|Initial release||October 2014|
|Type||relational database SaaS|
Amazon Aurora is a relational database service developed and offered by Amazon Web Services beginning in October 2014. Aurora is available as part of the Amazon Relational Database Service (RDS).
Aurora automatically allocates database storage space in 10-gigabyte increments, as needed, up to a maximum of 64 terabytes. Aurora offers automatic, six-way replication of those chunks across multiple locations for improved availability and fault-tolerance.
Amazon designed Aurora to be compatible with MySQL, meaning that tools for querying or managing MySQL databases (such as the mysql command-line client and the MySQL Workbench graphical user-interface) can be used. Not all MySQL options and features are available: as of September 2016[update], Amazon Aurora is compatible with MySQL 5.6 and 5.7. It supports InnoDB as a storage engine.
Amazon claims fivefold performance improvements on benchmarking tests over MySQL on the same hardware, due to "tightly integrating the database engine with an SSD-based virtualized storage layer purpose-built for database workloads, reducing writes to the storage system, minimizing lock contention and eliminating delays created by database process threads". Other independent tests have shown that Aurora performs better than competing technologies on some, but not all, combinations of workload and instance type.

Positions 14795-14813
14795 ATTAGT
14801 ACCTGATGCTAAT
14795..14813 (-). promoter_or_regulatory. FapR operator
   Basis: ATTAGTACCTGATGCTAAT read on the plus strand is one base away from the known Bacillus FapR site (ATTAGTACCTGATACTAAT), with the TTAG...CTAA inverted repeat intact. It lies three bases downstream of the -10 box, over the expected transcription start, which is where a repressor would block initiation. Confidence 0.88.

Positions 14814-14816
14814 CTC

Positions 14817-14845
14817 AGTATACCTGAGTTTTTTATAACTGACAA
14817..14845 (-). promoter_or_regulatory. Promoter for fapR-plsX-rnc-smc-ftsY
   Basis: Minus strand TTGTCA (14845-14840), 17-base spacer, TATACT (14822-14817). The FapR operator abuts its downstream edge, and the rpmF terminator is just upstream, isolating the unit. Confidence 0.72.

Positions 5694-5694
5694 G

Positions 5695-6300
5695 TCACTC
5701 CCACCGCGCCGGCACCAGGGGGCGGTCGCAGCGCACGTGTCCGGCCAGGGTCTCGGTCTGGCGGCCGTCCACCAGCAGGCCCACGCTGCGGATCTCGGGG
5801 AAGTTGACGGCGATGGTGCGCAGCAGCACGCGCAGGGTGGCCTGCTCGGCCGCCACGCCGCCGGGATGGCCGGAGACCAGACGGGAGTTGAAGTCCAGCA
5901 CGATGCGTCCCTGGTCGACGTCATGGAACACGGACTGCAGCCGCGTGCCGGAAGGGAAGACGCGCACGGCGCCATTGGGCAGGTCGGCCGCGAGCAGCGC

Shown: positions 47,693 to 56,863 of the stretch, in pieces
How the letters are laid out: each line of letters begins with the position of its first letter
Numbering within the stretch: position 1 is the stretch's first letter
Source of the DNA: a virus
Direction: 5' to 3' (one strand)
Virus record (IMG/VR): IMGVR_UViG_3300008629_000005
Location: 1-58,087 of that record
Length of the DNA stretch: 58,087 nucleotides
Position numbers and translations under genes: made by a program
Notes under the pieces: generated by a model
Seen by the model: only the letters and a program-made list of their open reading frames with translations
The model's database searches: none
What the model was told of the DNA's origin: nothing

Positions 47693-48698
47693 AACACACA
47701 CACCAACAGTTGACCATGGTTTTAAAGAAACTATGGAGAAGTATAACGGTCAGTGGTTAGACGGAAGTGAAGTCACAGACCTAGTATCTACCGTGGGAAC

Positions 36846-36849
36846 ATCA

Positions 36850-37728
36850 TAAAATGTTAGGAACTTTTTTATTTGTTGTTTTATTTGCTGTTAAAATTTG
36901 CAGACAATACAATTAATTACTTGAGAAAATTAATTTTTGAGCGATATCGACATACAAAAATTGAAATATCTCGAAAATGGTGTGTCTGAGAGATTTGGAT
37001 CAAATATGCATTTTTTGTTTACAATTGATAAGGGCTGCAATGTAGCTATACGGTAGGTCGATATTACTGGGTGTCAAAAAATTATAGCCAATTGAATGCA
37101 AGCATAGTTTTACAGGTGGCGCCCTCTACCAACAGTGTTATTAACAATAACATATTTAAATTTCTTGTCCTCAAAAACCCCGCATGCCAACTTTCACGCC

- "Amazon Aurora – New Cost-Effective MySQL-Compatible Database Engine for Amazon RDS". Amazon Web Services. November 12, 2014.
- Preimesberger, Chris (2014-11-12). "Amazon Claims New Aurora DB Engine Screams With Speed". eweek.com. Retrieved 2014-11-13.
- "Now Available – Amazon Aurora with PostgreSQL Compatibility". Amazon Web Services. 2017-10-24. Retrieved 2019-04-07.
- "Amazon Aurora Now Supports Stopping and Starting of Database Clusters". Amazon Web Services, Inc. Retrieved 2019-04-07.
- "Aurora Serverless MySQL Generally Available". Amazon Web Services. 2018-08-09. Retrieved 2019-04-07.
- "Awards - SIGMOD/PODS 2019". SIGMOD 2019. Retrieved 9 August 2019.
- "Amazon Aurora FAQs". Retrieved 14 September 2016.
- "Monitoring Amazon Aurora performance metrics". Datadog. Retrieved 15 September 2016.
- "Amazon Aurora Fast Database Cloning". Amazon Web Services. 2017-08-30. Retrieved 2019-04-12.
- "Amazon Aurora Product Details". Retrieved 15 September 2016.
- Tusa, Marco. "AWS Aurora Benchmarking part 2". Percona. Retrieved 15 September 2016.
- Amazon Aurora: Design Considerations for High Throughput Cloud-Native Relational Databases - SIGMOD'17 (ACM digital library)
- Amazon Web Services, Inc. (2014-11-12). "Amazon Web Services Announces Amazon Aurora". phx.corporate-ir.net (Press release). Seattle, WA: Amazon.com. Retrieved 2014-11-13.
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